My petition to Heaven for you is, that in the Hands of an over Ruling Providence you may be instrumental of much good to your country and that your Life and Health may be preserved a blessing to your Parents and a comfort to their declining Years— this and no other is the ambition of your ever affectionate Mother

A Adams

RC (Adams Papers); endorsed: “My Mother. / 15. Septr: 1795. / 21. Decr:— recd. London / 6. Jany: 1796. ansd:.”


For JQA’s letters to AA of 25 April and 16 May (nos. 5 and 6), see vol. 10:419–422, 434–438.


Freeman & Vans, the business partnership of Jonathan Freeman Jr. and William Vans, had suffered a number of financial reverses between 1794 and 1795. They lost four ships with substantial cargo to wreck or capture, failed to receive payments due for thousands of dollars worth of goods, and faced substantial debts of their own in Great Britain (William Vans, An Appeal to the Public, by William Vans, Native Citizen of Massachusetts, against the Slanders Circulated by Stephen Codman, Salem, 1827, p. 53, 100–104). See also vol. 10:437–438.


George Washington to JA, 20 Aug. (NHi: Gilder Lehrman Coll., on deposit). See JA to JQA, 25 Aug., and notes 1 and 2, above.


The Boston Independent Chronicle, 6 July, reprinted from the Philadelphia Aurora General Advertiser, 29 June, a heavily edited 25 summary version of the treaty “collected from memory after an attentive perusal” by an unnamed “Citizen.” The introduction further notes, “There necessarily must be deficiencies in an account of this kind which depends entirely upon memory, and for the same reason there may be inaccuracies, but I trust the latter are few.”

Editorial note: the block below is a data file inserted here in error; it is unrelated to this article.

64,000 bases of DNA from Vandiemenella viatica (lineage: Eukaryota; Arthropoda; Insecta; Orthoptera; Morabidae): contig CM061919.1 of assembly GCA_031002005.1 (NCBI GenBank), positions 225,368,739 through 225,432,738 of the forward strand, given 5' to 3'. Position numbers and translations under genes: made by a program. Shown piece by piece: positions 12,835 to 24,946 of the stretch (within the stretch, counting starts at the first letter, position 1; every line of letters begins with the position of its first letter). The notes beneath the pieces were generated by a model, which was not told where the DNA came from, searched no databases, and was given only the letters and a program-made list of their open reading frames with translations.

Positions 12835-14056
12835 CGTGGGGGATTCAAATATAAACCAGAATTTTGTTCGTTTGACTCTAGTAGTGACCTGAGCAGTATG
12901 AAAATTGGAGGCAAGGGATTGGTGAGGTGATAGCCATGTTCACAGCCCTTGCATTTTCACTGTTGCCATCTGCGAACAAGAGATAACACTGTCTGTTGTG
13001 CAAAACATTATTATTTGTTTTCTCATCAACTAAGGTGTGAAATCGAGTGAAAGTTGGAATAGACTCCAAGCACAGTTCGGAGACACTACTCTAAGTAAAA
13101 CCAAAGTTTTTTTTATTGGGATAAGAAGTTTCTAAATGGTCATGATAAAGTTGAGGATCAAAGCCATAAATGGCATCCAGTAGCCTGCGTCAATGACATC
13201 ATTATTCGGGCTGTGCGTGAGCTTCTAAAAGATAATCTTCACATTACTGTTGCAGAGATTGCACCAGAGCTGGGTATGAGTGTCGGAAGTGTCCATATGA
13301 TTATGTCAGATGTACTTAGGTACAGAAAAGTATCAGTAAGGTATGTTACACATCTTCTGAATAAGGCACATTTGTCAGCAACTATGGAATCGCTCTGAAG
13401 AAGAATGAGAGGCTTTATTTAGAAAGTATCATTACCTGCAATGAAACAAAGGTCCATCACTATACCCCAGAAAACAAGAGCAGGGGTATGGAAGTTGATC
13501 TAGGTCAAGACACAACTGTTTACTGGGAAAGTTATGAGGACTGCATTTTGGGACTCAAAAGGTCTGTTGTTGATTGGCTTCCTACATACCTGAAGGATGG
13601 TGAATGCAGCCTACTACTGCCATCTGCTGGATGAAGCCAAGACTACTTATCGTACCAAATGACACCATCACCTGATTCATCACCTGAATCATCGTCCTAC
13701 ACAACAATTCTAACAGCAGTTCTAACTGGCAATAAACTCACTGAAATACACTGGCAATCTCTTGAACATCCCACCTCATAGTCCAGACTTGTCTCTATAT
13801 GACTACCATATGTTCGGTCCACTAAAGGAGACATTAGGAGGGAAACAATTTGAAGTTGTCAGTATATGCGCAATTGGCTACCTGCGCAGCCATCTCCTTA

For Benjamin Franklin Bache’s publication of the treaty, provided to him by Sen. Stevens Thomson Mason, see vol. 10:467; for the first Boston publication in the Columbian Centinel, 8 July, and subsequent town meeting on 10 July, see same, p. 472–473, 474. George Washington responded to the Boston town meeting’s petition in a reply dated 28 July and directed to the selectmen of Boston. In his letter Washington noted, “I have weighed with attention every argument which has at any time been brought into view. But the Constitution is the guide which I never can abandon.—it has assigned to the President the power of making Treaties with the advice and consent of the Senate. It was doubtless supposed that these two branches of government would combine without passion and with the best means of information, those facts and principles upon which the success of our foreign relations will always depend; that they ought not to substitute for their own conviction the opinions of others; or to seek truth through any channel but that of a temperate and well informed investigation.” The letter was printed in the Philadelphia Gazette, 15 Aug., and first appeared in Boston in the Massachusetts Mercury, 18 August.

Mason (1760–1803), a Virginia lawyer, had replaced James Monroe as Virginia’s senator in 1794; he would serve until his death ( Biog. Dir. Cong. ).


For the New York City town meeting on the Jay Treaty, chaired by WSS, see vol. 10:473, 474.